And Phillips is the best of the misbehaving lot. Samuel Shurtleff as Cogsworth and Stephanie Harter Gilmore as la Grande Bouche, are as inappropriately active with having half of Phillips’s charm. You feel as if you’re watching the 1991 cartoon instead of the more serious, more sophisticated 1994 theater version of it.
Then Stephanie Gray appears and you wonder why she is perfect. How come she knows how to stand, how animated to be, and how to pace her lines and movements. Even in dance numbers in which Mrs. Potts is not the focus, Gray stands out for her poise and sense of exactly how much character to exude.
Yes, yes, Mrs. Potts is more formal and less excitable than Lumiere and Cogsworth, but that is not what sets Gray apart. It’s her taste as a performer. In the scenes in which the enchanted characters of the castle, turned into inanimate objects by the same witch’s spell that doomed the castle’s prince to be The Beast, Gray always shows how “Beauty and the Beast” needs to be played. The story, and its comedy, are inherent. They don’t need to the emphasized on overdone. There are enough subtle things one can do to be debonair Lumiere or haughty Cogsworth than to go into Podunk shtick at every convenience.
As I said, watch Stephanie Gray. She knows her job and is a shining example of what “Beauty and the Beast” could and should be.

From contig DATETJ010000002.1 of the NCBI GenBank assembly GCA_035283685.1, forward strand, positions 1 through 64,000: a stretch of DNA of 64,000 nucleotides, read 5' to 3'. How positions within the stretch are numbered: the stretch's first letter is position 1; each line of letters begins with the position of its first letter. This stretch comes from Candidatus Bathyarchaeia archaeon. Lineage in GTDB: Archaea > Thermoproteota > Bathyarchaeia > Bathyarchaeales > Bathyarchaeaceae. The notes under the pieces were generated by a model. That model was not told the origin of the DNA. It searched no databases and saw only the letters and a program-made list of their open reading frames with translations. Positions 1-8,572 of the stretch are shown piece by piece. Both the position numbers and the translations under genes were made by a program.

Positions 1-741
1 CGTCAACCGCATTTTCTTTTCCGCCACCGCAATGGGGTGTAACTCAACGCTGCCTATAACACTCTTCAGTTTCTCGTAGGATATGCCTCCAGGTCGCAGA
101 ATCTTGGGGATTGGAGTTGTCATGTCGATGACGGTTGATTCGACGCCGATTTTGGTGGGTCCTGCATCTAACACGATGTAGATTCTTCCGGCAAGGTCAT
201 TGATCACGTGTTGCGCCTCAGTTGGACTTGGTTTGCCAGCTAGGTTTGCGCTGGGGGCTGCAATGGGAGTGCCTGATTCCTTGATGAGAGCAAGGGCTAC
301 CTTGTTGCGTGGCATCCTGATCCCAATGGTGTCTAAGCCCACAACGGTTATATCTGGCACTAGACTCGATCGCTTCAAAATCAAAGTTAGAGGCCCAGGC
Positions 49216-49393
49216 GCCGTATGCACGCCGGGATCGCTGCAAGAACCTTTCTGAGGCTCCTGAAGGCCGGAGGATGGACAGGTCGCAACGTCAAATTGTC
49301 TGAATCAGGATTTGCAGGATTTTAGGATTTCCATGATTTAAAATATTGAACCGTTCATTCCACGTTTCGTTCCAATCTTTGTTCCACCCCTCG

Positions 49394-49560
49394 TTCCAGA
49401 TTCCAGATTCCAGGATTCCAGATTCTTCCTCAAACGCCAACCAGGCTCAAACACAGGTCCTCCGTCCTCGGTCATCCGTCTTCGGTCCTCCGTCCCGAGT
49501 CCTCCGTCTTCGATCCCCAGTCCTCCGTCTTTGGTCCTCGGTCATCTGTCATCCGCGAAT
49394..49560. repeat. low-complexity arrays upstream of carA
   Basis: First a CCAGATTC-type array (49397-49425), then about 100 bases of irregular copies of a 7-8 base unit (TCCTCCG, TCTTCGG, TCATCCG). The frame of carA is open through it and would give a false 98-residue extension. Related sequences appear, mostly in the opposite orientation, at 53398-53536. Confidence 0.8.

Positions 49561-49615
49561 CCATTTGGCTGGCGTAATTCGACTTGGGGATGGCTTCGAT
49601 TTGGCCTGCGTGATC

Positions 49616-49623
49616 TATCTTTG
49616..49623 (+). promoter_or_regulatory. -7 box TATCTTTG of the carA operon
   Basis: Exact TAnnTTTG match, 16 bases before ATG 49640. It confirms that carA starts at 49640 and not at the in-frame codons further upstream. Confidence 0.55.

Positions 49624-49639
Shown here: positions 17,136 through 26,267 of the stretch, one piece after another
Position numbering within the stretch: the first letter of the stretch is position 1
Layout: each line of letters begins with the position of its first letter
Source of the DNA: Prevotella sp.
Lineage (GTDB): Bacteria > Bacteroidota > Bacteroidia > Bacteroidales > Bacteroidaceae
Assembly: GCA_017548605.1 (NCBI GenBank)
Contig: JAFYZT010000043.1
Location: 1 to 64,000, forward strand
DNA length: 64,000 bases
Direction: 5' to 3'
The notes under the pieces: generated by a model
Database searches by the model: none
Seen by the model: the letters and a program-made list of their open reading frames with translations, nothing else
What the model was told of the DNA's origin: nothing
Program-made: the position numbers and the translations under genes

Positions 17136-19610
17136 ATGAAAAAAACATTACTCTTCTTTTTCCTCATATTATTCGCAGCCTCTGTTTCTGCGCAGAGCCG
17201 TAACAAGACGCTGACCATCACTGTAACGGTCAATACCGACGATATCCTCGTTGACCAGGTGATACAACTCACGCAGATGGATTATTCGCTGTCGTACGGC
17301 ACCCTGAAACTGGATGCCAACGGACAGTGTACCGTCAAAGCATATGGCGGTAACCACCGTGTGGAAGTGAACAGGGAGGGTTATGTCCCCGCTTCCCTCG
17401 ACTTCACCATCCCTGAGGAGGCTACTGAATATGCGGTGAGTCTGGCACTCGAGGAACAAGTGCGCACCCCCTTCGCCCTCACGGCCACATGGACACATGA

Scenes with the townsfolk don’t fare much better than passages in the castle. Big takes and exaggerated smiles of the day are the rule in this staging, billed as being directed by Rob Roth, “Beauty’s” original director from 1994. (Roth needs to stop by and do a look-see.) Just as Gray gives you someone (besides Hartley) to appreciate in the castle scenes, Christiaan Smith-Kotlarek singlehandedly saves the village sequences as Gaston.
Believe me, Smith-Kotlarek isn’t helped by the shoddy sound effects heard whenever Gaston strikes his loyal companion, Lefeu. He grants himself all the favors he needs.
Tall, reedy, and sturdy, Smith-Kotlarek is more elegant than most Gastons. He almost seems to be a man you can trust. More importantly, Smith-Kotlarek approaches Gaston with wit. Beneath the ego and overweaning pride, there’s a man who sets the attitude for the town and has the swagger to prove it. If anything, Smith-Kotlarek has to take care not to show too much perception or superiority as Gaston. The character has to be loutish and ignorant, and, in spite of what Gaston has to say about books, Smith-Kotlarek in on the cusp of making him appear smart.
Sam Hartley’s Beast keeps the first act from going completely awry and gives the second act credibility because of the pace he sets and his sweetly sincere portrayal of a creature who wants to change and be the gentleman who can with the love of Belle. And incidentally break the witch’s spell and freeing his household from their bondage as tea pots, wardrobes, clocks, and candelabra.